Congresswoman Giffords shot
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Shooting attack in US (Archive)
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Jewish congresswoman shot in Arizona

Shocking attack in US: Congresswoman Gabrielle Giffords shot in the head during public event in Tucson; hospital says she is in critical condition. At least 12 people hurt in shooting, fatalities include judge, 9-year-old girl

Shocking attack: US Representative Gabrielle Giffords of Arizona was shot in the head outside a grocery store in Tucson while holding a public event, National Public Radio reported on Saturday.


A hospital spokeswoman said the congresswoman was in critical condition. According to reports, six people were killed and at least 12 people were injured in the incident. 


The shooter was identified as Jared Loughner.


More than 15 people were reportedly shot when an unidentified gunman ran up and began shooting indiscriminately as Giffords addressed supporters.


One official added the attack was carried out with an automatic weapon.


Giffords was shot point blank in the head, Fox said. She was airlifted to a hospital following the shooting attack.


The New York Times quoted Dr. Steven Rayle, a former emergency room doctor, who said he witnessed the attack. According to his account, Giffords was standing behind a table outside a Safeway and greated passersby when the assailant approached her from behind and fired at her head from point-blank range.


“He must have got off 20 rounds,” Rayle was quoted as saying.


The gunman was wrestled to the ground and taken into custody, Fox said, citing an eyewitness.


Some other members of the Democratic Party, possibly GIffords' aides, were among those hurt in the attack. Federal judge John Roll was also reportedly among those killed in the shooting. Doctors later said that a 9-year-old girl was among the fatalities.


'Your best bet is a Jewish woman'

President Barack Obama called the incident an "unspeakable tragedy" and confirmed that several people died in the attack.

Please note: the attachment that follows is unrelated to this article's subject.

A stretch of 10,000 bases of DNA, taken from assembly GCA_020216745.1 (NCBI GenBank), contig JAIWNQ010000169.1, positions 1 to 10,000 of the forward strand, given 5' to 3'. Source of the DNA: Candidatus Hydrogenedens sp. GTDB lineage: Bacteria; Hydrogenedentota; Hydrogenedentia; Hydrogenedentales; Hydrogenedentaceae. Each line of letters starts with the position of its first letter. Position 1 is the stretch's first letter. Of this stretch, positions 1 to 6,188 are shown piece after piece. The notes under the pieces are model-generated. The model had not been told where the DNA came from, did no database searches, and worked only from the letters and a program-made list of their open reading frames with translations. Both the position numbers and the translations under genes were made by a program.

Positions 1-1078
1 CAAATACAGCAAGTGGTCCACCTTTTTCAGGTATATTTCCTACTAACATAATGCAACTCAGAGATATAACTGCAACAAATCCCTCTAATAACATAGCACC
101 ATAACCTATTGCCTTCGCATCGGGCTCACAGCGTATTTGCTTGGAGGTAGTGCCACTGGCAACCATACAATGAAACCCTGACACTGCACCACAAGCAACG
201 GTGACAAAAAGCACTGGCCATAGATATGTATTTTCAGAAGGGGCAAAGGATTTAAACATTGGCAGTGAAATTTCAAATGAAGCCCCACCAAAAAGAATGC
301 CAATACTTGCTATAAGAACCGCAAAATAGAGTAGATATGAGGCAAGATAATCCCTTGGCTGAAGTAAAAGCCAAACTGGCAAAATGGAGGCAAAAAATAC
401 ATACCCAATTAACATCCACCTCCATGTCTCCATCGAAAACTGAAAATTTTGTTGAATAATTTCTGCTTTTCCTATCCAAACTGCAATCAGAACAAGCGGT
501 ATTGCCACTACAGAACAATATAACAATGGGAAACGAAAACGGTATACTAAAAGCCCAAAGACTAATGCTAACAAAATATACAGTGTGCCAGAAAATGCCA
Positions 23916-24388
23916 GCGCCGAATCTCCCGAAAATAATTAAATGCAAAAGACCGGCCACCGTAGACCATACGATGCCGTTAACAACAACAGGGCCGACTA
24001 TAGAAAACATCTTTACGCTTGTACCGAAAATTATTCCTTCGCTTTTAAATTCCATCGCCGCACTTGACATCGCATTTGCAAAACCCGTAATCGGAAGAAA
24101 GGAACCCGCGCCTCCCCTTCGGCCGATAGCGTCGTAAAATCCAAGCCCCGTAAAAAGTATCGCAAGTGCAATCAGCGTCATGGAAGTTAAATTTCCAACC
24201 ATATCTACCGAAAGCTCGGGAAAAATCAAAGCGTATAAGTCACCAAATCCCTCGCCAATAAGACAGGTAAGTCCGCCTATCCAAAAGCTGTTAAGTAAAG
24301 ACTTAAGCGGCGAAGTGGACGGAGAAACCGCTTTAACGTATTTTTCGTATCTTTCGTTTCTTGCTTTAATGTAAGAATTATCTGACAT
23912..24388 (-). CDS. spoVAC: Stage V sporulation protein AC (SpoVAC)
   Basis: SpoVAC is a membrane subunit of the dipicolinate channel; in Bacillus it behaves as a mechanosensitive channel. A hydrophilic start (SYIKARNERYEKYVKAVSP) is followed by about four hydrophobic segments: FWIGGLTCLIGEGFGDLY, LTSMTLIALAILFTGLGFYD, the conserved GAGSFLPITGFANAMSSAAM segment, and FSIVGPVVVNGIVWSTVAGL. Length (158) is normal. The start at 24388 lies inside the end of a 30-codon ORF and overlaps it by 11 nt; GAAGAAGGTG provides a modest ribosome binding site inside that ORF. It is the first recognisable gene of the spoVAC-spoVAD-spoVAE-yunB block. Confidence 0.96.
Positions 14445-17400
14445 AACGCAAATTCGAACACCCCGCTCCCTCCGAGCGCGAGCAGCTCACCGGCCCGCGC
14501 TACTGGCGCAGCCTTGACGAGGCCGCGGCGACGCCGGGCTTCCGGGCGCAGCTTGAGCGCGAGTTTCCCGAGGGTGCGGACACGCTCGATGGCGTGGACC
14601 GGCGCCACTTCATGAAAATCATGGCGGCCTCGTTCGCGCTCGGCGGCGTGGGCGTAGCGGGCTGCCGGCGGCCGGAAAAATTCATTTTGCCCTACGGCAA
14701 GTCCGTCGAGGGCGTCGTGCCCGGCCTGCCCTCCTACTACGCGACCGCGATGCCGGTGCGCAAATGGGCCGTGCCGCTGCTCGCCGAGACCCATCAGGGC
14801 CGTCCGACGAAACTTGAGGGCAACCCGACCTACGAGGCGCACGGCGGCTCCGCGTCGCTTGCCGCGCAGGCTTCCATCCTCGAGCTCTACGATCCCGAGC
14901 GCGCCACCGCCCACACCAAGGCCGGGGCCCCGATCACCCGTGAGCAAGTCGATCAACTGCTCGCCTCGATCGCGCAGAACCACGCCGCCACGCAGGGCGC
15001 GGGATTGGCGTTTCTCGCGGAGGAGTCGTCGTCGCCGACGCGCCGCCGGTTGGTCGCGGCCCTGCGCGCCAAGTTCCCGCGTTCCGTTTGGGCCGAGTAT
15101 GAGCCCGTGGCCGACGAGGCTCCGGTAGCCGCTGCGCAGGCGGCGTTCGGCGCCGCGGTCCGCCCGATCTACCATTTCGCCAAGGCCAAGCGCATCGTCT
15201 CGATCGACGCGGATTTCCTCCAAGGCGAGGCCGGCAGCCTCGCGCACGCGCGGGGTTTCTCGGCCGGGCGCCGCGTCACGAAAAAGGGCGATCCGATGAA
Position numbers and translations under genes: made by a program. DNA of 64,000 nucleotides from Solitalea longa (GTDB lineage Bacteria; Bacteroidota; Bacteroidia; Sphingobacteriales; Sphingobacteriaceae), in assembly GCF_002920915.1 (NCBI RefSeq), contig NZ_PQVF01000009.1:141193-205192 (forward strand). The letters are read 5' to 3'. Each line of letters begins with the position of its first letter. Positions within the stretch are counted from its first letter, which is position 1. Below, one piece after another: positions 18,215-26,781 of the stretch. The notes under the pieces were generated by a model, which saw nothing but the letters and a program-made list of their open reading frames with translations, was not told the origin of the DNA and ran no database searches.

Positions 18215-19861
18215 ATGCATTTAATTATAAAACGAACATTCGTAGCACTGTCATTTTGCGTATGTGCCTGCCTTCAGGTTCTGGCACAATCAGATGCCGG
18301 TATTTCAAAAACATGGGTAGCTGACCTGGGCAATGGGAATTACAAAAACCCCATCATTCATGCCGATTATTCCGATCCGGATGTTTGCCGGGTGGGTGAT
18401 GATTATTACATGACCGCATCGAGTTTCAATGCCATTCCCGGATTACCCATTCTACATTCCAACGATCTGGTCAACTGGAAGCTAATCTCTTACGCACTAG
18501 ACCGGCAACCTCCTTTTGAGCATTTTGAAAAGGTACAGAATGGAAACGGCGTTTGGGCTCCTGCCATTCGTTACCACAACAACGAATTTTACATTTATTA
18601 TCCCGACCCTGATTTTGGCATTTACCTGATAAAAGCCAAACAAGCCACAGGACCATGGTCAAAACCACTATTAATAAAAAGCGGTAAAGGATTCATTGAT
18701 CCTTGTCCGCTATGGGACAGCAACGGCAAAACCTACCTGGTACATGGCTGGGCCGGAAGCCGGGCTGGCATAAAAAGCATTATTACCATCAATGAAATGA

"This morning, in an unspeakable tragedy, a number of Americans were shot in Tucson, Arizona, at a constituent meeting with Congresswoman Gabrielle Giffords. And while we are continuing to receive information, we know that some have passed away, and that Representative Giffords is gravely wounded.


"We do not yet have all the answers. What we do know is that such a senseless and terrible act of violence has no place in a free society. I ask all Americans to join me and Michelle in keeping Representative Giffords, the victims of this tragedy, and their families in our prayers," the president said.


Giffords, 40, a Democrat, is married to US astronaut Mark Kelly. She took office in January 2007, emphasizing issues such as immigration reform, embryonic stem-cell research, alternative energy sources and a higher minimum wage. She is the first Jewish woman from Arizona to be elected to Congress and is also known as a pro-choice supporter but also as a supporter of gun rights.


Giffords highlighted her Jewish identity as part of her first Congress campaign.


“If you want something done, your best bet is to ask a Jewish woman to do it,” she said at the time.


Strong connection to Israel 

Giffords is the granddaughter of Akiba Hornstein, the son of a Lithuanian rabbi who in the 1940s moved from New York to Tucson. He later changed his name to Giff Giffords in an effort to avoid anti-Semitism.


Gabrielle Giffords first visited Israel in 2001 as an Arizona senator, later saying that she felt very committed to Judaism and that the visit provided her with a basis to better understand who she is and where she came from.


Upon returning to Arizona, she introduced legislation that helped Holocaust survivors.


Giffords was in Israel again last month and also visited a synagogue. She was planning to return to Israel in the summer.


In a recent visit at the Temple Emanuel synagogue she told the congregation that the US must remain committed to Israel, the Middle East's only democracy. Last week, she wrote in Arizona's Jewish newspaper that there would be no peace in the region before the Palestinian leadership and other organizations accept Israel's right to exist.


Yitzhak Benhorin, Roi Simyoni and Associated Press contributed to the report



פרסום ראשון: 01.08.11, 20:56
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